Saying 'Hello'
in Korean

There are numerous ways to say Hello in Korean. Check out how and when to use each different greeting!

Whilst on tour in North Korea, as with anywhere in the world, a little language learning can go a long way.

And learning Hello in Korean is certainly no exception to this! 

Nobody expects tourists to understand any Korean before going to Korea since it’s so complex. Although, it’s always handy to have a few phrases in your back pocket to surprise your Korean guides or any locals you may interact with during your trip.

Saying Hello in Korean is a handy skill to impress any people you meet on your trip.

But actually, it's not that simple. 

Here’s a quick overview of different ways to say hello in Korean. These greetings range in formality, so take care not to use informal language with your superiors or seniors. The idea of politeness to your superiors is incredibly important in Korean and is even engrained into the language.


Hello in Korean | Formal

 An·nyong·ha·sim·ni·kka
안녕하십니까

In South Korea, you’ll rarely hear this used outside of formal environments; however, in North Korea, it’s the standard. This is what you should be using towards people you haven’t met before, people who are older than you or people who you are not particularly close to but are a similar age to you.

Northern Korean is generally spoken more formally than southern Korean.

In brief; there are two main language levels in Korean. Both are used in both countries, although in North Korea, the formal level is used day-to-day whereas in the south, the more informal level is used more often.


Hello in Korean | Standard / Informal

  An·nyong / An·nyong·ha·se·yo
안녕 / 안녕하세요

These are the standard informal ways to greet someone. Annyonghaseyo is the standard greeting in South Korea due to the general informality in the language.

Annyeong is limited to use between close friends and is a very casual way to say hello in Korean.

Annyeonghaseyo can be used, although it’s best to limit this to saying hello to Korean children since you can be sure that you are older than them.

Using this in the wrong place could risk offending someone since it almost implies that you are their superior.


Hello in Korean | Morning

 Cho·un·a·chim·im·ni·da
좋은아침입니다

Literally ‘Good Morning’ – feel free to use this when saying hello in Korean when you meet them first thing in the morning.

A more informal term would be just 좋은아침 (Cho·un·a·chim), however, this should only be used between close friends.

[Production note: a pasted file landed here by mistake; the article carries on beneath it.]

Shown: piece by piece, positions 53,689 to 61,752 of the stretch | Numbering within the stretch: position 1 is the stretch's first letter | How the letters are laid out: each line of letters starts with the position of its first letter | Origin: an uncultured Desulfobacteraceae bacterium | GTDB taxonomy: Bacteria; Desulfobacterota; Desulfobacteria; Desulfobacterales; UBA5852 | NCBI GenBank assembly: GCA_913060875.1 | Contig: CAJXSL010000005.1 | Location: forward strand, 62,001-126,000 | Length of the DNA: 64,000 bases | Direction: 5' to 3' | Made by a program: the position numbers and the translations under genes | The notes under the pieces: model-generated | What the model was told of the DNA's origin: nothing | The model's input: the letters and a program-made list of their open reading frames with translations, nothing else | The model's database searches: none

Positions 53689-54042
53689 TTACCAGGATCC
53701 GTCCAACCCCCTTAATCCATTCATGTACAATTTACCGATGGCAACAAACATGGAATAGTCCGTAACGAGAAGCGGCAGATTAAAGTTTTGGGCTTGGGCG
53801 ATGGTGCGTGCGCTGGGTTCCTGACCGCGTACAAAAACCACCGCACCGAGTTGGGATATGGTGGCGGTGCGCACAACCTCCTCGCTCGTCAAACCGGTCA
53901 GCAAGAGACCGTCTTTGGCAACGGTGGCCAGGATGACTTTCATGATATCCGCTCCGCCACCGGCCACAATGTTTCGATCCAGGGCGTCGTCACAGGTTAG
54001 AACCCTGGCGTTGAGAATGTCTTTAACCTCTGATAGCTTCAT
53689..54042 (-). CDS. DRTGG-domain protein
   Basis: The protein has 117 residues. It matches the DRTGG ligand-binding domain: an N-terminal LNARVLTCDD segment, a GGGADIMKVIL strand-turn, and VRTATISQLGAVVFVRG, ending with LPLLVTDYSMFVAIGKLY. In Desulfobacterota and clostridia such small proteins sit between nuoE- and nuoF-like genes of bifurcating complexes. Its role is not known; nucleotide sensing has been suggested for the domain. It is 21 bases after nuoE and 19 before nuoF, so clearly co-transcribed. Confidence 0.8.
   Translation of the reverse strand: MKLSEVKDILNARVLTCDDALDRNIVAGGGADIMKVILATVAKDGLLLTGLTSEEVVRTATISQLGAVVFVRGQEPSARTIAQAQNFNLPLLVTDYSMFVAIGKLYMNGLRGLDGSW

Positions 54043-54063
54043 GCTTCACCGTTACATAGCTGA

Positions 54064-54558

Hello in Korean | Greetings 

 Ma·na·so·pan·gab·sum·ni·da
만나서 반갑습니다

This greeting translates to ‘Nice to meet you’ or ‘I’m glad to meet you’.

This can be a polite way to say hello in Korean to someone you haven’t met before.

In North Korea, ‘Pangapsumnida’ is the name of a famous pop song by the Pochonbo Electronic Ensemble.


Hello in North Korea | Addressing People

In North Korea, there are 6 main ways to formally address people.

Rather than using someone’s name, it can be polite to use an honorific (title) during the conversation. Here are the honorifics to choose from:

  • 동지 | Tong·ji – ‘Comrade’ – used when addressing a superior or someone who is older than you. This can also be added after the addressee’s name.
     
  • 동무 | Tong·mu – ‘Comrade’ – used when addressing someone of a lower rank than you, or who is younger than you. This can be used when talking to children to add a touch of socialism to your conversation. This can also be added after the addressee’s name.
     
  • 형 | Hyong – Used when a male addresses a senior male. Technically the term means older brother (if you are a male).
     
  • 오빠 | Oppa – Used when a female addresses a senior male. The term translates to older brother (if you are a female).
     
  • 누나 | Nuna – Used when a male addresses a senior female. The direct translation means older sister (if you are a male).
     
  • 언니 | Onni – Used when a female addresses a younger female. Technically, the term translates to younger sister (if you are a female).


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